Runciman's legislation comes in the wake of a series of publicized incidents of pet abuse including the removal of a dog's ears in order to make the animal look "scarier".

"People who do serious physical harm to a pet should lose their right to have pets and should face penalties that are proportionate to the extent of the injuries the pet suffered," asserted Runciman.

Runciman is hopeful that the Liberal government will consider speedy passage of his bill prior to the legislature adjourning for the summer.
At first glance, I support this Bill and I encourage others to write or call their Member of Provincial Parliament to ask them to vote for this Bill, particularly if their representative is from the Liberal Party of Ontario. This party has shown an extreme unwillingness to do anything substantial if the suggestion comes from another party. They need to be told to wake up and vote properly on this one, especially since they so clearly voted party line on the Dog Owners' Liability Act.

If this Bill contains everything described, I would hate to see it die because of misplaced party pride or an "us versus them" attitude from the Liberals.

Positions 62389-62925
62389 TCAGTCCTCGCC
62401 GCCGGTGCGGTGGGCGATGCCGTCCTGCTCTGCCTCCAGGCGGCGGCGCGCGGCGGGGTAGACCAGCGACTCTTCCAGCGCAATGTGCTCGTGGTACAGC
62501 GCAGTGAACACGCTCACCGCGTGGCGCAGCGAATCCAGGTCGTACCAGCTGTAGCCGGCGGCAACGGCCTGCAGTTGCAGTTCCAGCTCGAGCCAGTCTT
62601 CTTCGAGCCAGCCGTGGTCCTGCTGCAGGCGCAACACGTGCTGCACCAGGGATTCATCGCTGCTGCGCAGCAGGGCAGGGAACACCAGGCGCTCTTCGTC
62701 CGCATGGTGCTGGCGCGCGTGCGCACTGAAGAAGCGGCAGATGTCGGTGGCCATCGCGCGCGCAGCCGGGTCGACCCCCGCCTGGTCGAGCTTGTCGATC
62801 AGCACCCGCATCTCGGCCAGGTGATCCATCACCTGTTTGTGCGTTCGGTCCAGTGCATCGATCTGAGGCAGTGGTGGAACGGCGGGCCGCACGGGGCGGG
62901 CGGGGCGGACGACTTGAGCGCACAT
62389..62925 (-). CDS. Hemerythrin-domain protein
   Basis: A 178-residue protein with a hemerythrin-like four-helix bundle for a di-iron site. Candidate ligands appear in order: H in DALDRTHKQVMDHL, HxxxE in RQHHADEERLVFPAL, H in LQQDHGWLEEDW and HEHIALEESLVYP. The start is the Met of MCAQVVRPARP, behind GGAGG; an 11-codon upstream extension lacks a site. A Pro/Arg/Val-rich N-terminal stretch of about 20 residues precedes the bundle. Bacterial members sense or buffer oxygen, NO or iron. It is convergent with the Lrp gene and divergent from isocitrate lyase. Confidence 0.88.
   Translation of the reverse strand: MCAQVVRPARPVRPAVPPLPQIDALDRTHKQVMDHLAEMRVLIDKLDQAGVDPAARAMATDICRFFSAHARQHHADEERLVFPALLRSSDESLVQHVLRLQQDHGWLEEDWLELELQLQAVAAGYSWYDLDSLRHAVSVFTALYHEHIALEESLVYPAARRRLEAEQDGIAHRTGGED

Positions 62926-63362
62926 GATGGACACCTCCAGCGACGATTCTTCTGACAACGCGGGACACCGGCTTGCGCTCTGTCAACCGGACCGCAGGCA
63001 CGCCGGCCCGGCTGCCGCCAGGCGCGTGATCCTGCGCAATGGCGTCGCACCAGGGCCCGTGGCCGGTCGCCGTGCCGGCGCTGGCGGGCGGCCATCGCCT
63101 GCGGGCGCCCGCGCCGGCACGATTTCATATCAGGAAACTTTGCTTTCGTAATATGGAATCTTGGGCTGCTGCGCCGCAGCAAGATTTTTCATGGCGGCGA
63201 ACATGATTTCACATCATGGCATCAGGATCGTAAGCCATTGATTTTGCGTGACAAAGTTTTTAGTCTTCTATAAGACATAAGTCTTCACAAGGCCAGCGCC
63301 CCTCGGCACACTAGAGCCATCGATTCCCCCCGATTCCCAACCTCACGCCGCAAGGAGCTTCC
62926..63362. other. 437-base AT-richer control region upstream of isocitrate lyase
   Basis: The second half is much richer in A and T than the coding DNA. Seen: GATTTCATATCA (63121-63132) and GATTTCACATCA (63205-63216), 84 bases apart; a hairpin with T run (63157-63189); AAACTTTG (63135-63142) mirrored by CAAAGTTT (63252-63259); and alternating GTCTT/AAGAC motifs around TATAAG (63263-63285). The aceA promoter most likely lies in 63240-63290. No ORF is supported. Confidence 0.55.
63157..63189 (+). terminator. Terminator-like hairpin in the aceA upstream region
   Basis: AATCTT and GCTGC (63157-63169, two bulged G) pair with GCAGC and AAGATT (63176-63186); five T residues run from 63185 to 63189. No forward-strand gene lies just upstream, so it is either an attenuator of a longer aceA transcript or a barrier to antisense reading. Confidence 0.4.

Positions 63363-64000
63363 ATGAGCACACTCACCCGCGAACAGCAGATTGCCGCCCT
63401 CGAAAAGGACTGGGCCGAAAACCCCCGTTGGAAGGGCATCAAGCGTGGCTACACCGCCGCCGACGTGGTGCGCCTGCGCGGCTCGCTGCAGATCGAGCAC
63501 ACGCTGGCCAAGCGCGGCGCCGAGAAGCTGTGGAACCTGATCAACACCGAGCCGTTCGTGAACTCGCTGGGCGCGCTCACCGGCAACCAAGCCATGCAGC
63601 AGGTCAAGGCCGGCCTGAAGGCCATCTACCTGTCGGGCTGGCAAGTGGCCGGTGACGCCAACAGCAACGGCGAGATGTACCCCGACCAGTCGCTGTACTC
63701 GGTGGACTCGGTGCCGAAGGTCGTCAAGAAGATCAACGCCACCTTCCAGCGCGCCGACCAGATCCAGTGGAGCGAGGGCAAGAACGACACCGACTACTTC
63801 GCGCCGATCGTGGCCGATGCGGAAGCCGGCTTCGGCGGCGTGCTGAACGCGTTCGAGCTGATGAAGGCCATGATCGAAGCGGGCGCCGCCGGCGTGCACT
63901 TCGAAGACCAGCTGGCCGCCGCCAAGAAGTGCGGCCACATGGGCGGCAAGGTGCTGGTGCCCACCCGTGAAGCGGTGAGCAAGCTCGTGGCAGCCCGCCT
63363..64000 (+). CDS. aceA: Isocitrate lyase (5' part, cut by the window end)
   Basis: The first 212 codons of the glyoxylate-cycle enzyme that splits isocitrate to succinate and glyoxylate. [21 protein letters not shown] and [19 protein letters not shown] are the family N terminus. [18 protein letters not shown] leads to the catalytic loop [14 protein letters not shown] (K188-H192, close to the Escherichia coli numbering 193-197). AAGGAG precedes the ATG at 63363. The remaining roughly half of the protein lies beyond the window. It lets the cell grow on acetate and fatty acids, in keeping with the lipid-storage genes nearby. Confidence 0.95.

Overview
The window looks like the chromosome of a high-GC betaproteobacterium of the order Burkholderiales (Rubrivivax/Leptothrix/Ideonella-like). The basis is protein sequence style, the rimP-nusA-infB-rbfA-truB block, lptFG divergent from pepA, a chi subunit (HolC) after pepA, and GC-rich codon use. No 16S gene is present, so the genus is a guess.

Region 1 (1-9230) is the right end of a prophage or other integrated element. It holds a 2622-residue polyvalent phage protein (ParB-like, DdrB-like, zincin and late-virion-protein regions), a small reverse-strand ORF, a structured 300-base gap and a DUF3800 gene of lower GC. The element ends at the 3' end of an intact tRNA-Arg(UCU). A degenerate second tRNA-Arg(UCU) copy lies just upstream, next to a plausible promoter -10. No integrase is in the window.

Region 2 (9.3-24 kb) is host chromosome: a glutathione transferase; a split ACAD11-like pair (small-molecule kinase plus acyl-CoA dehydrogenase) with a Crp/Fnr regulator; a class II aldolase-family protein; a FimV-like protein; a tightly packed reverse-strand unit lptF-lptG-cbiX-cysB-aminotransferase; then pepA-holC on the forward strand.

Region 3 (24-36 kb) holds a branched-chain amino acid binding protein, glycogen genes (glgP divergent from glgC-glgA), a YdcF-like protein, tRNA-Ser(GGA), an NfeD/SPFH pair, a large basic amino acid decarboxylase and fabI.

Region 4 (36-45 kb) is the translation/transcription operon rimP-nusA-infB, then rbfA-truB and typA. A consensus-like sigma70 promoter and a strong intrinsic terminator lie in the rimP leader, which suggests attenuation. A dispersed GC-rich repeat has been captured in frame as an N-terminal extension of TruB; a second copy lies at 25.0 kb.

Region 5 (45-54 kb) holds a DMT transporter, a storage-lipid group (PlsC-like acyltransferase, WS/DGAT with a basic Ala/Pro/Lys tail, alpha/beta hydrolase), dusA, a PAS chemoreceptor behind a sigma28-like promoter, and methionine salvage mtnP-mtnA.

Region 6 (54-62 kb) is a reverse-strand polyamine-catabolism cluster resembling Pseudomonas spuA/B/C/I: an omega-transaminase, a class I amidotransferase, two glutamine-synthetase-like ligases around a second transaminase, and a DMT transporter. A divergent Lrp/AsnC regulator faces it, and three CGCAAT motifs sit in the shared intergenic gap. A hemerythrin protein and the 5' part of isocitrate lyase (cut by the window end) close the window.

While writing your letter to your Member of Provincial Parliament, you may want to consider contacting your federal MP to discuss Bills S-213 and C-373 related to federal animal cruelty laws. You may first want to read the detailed discussion of these Bills from an earlier article.

-- END --


3 comments:

Dianne said...

Really good points, I'm glad you brought those up.

I'm somewhat concerned myself and wrote Mr. Runciman to ask first of all whether there might be any conflict with the (grossly inadequate) anti-cruelty provisions in the Criminal Code? My thought is that if Bill 232 is passed and a person is charged, that the accused might argue that the charges should have been laid under the less onerous anti-cruelty provisions in the Criminal Code. If this were to happen, if an accused were to make this argument, would it hold up and/or would the taxpayers be subjected to paying for legal arguments about which legislation prevails?

As for section 2, "Provide the animal with adequate medical attention when the animal is sick or injured or in pain or suffering.", would this allow me to lodge a complaint against a municipal animal control department that does not provide adequate veterinary care for animals in its keeping?

I think this Bill is well-intended but insufficient time has gone into its drafting. Some very important terms, such as "adequate", are not defined.

I'd like to see this Bill refined before it goes any further.

Selma said...

Here we go again. The AR agenda rears its ugly head, this time on the PC side of the House.

I'll have to read it myself, but your comments indicate that this Bill is flawed so I'll likely agree.

At least Bob Runciman is approachable, logical and honest, so hopefully he'll take suggestions, unlike you-know-who.

Fortunately, the House breaks for the summer on June 7.

Then, after an overly long summer holiday, it's election time!!!

LAURESSA said...

Very useful and excellent information..


You may also find it useful to visit my website: http://www.petsmixonline.com